The new earmarks are also unlikely to change the government's broader policy of urbanization, which is driven by the fact that basic services are much easier for the state to provide when the population is massed in huge apartment blocks. Most villages have thus been left to fend for themselves until they either disperse or die out, says Lev Shlosberg, a political activist in Pskov. "It is a semi-official death sentence for rural communities." (See more on Putin's billionaire boys judo club.)

The regional governor, Andrei Turchak, concedes that many more villages will have to disappear. There are more than 4,000 of them across the region with a population of less than 10 people, he says. "That usually means just one or two old folks living in the backwoods ... We cannot provide for everyone."

But Turchak's connections have brought Pskov at least some relief since he was appointed by the Kremlin in 2009. A baby-faced ex-wrestling champion, Turchak, 35, is the son of one of Putin's old friends from St. Petersburg and shares the Prime Minister's passion for judo. Both of them are black belts, and in the clan politics of Russia, these ties can help a lot.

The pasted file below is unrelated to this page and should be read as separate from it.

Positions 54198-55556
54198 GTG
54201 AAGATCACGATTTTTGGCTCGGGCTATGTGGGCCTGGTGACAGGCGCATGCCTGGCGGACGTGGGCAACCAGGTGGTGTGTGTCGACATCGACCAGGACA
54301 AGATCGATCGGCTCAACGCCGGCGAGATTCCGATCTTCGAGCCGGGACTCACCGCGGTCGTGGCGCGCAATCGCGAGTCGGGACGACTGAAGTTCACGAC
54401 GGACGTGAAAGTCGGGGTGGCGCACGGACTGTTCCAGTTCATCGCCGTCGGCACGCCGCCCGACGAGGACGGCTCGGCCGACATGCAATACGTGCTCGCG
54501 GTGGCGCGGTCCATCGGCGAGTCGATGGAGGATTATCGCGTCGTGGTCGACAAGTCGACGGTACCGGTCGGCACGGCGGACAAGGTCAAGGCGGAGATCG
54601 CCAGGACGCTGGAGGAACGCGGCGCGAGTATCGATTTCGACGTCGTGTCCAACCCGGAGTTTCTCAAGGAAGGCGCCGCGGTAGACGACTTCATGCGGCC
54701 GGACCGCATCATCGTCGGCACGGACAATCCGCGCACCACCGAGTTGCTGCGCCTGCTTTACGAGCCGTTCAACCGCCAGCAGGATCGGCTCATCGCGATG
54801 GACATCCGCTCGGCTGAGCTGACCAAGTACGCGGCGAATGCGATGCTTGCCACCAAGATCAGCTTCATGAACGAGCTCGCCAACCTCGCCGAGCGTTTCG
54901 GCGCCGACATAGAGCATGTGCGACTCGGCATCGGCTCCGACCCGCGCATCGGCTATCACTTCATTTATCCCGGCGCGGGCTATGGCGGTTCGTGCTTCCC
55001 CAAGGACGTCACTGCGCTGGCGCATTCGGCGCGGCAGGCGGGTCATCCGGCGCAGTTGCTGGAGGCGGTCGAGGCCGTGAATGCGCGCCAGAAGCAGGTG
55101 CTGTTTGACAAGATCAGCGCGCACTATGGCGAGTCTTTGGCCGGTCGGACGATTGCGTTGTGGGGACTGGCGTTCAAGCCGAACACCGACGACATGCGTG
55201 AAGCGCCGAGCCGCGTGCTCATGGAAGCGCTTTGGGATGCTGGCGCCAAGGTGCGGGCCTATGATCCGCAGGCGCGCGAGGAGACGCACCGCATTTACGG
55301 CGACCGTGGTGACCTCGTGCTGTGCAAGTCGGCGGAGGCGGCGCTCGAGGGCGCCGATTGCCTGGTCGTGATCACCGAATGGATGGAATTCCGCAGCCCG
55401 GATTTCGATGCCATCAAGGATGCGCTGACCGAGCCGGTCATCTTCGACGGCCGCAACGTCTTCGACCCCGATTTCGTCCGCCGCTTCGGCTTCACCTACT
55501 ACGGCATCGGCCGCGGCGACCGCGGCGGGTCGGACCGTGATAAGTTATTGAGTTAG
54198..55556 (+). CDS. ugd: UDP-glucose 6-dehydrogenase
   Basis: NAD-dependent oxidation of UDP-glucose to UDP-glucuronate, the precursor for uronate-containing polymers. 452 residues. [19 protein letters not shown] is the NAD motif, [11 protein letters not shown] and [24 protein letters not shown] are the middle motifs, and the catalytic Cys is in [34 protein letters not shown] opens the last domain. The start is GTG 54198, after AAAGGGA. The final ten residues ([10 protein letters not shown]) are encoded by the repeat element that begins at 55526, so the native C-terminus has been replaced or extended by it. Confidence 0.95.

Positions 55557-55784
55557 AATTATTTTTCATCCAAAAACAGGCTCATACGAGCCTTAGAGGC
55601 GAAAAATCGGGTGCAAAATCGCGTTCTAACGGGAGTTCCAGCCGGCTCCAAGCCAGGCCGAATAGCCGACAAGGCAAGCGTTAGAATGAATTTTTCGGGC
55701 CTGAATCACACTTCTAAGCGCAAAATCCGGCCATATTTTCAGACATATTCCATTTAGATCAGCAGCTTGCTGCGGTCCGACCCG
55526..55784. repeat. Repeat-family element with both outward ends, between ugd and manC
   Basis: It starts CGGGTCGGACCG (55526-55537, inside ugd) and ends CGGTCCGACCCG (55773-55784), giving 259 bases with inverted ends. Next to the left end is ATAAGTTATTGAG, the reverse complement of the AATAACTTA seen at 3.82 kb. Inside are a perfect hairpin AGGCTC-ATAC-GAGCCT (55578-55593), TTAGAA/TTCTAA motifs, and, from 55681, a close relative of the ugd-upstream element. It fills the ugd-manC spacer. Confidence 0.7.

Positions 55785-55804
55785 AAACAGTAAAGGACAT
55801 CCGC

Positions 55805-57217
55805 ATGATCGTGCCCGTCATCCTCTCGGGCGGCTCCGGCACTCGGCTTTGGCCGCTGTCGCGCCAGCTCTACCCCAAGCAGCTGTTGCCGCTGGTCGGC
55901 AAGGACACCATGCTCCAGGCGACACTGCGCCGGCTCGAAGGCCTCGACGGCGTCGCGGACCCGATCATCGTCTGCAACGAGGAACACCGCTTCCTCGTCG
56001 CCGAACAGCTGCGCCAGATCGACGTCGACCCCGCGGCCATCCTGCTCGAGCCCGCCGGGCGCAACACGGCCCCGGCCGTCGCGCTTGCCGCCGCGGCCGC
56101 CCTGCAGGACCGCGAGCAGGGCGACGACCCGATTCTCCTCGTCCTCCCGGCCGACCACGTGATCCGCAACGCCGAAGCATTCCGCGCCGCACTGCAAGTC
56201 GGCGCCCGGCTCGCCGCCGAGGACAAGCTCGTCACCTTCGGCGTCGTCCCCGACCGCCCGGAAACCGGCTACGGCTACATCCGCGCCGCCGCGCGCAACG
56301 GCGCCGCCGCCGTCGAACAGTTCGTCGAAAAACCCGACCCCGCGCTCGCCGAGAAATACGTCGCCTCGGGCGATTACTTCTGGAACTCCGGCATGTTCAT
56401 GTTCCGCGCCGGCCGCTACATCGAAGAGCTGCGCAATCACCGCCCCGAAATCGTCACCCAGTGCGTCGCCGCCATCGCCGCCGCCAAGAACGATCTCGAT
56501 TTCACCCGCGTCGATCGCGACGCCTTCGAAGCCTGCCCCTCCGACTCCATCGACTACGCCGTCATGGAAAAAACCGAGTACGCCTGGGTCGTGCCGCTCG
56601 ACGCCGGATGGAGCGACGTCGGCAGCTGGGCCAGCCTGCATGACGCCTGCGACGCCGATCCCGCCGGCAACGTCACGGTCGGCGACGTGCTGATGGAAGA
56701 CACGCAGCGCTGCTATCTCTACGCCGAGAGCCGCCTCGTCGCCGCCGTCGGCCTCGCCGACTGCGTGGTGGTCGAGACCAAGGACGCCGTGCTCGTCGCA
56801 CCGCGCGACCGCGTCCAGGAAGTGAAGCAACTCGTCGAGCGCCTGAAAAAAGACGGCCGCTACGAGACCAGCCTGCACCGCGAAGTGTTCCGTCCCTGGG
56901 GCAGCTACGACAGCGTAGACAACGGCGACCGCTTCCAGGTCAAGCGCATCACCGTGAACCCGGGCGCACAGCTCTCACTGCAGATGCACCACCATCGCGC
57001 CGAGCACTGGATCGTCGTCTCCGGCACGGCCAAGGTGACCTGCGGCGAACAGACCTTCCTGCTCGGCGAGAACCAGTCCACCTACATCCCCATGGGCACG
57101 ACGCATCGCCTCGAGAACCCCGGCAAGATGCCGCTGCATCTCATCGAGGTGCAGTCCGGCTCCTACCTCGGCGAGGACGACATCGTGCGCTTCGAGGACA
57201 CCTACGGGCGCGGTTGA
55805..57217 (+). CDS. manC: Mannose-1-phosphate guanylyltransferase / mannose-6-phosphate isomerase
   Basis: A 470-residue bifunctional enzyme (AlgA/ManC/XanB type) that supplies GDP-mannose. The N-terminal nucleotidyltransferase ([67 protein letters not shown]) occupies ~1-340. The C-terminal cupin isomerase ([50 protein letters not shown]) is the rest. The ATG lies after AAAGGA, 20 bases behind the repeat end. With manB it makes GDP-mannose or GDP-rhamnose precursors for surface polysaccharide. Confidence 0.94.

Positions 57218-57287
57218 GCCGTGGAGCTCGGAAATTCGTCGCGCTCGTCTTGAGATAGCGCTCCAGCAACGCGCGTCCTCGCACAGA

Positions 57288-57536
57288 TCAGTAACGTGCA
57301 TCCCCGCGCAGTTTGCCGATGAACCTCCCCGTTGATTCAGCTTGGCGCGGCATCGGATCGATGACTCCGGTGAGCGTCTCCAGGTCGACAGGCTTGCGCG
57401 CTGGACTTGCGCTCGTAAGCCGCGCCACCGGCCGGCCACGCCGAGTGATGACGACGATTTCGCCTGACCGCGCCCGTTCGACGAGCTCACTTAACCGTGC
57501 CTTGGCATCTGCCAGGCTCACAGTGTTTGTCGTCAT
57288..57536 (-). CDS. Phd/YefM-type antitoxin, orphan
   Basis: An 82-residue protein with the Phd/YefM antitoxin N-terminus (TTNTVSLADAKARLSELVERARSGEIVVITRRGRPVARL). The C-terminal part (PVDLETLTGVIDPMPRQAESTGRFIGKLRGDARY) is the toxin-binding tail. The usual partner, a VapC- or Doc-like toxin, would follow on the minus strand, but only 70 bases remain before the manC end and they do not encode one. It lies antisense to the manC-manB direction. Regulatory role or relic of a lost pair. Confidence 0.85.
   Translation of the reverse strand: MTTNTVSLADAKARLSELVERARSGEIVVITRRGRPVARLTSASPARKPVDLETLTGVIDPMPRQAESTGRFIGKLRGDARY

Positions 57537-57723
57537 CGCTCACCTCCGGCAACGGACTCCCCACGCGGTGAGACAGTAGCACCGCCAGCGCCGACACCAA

Already Turchak has gotten the Kremlin to promise a new state university for Pskov, as well as the region's first cardiovascular hospital, which is a godsend for a place where 67% of the men die of heart disease years before retirement. But the trick will be finding people to work there. With no place to train doctors, the hospital will have to bring in some 400 specialists from other regions, and it has been hard enough, Turchak says, to find farmhands willing to work in Pskov, let alone heart surgeons.

"People know that working a tractor means getting up at 5:30 in the morning, washing yourself, getting dressed, staying sober the whole time, and working a full day at the wheel," Turchak says. "The mentality here is such that people ask themselves, 'Why would I humiliate myself like that?'"

That doesn't seem far from the truth in Lopotova. Around sundown, one of Matveev's friends passes by, drunk and stumbling, having finished a day driving a combine a few towns over. "There goes one of our working stiffs," Matveev calls out to him, and the rest of the young men burst out laughing before they settle back onto their log.

Sober again, Zhbanov shakes their hands and starts the walk back to his cottage, which doubles as his studio. He turns on the lights, takes a long drink of vodka, and begins to dig through his paintings. At 67, he has already outlived the average man in Pskov by nearly a decade, which he has spent recording images of life in Lopotova. In one of his works, a bleary-eyed woman sips vodka and smokes beside a baby in a cradle. In another, Putin floats over a village hell-scape wearing his judo suit. And in several of Zhbanov's paintings, a jug of moonshine hovers in the background, giving the Hitler Salute.

1 comment:

  1. Wow, a very sad story. As you said, I'm glad we have our babies out of there!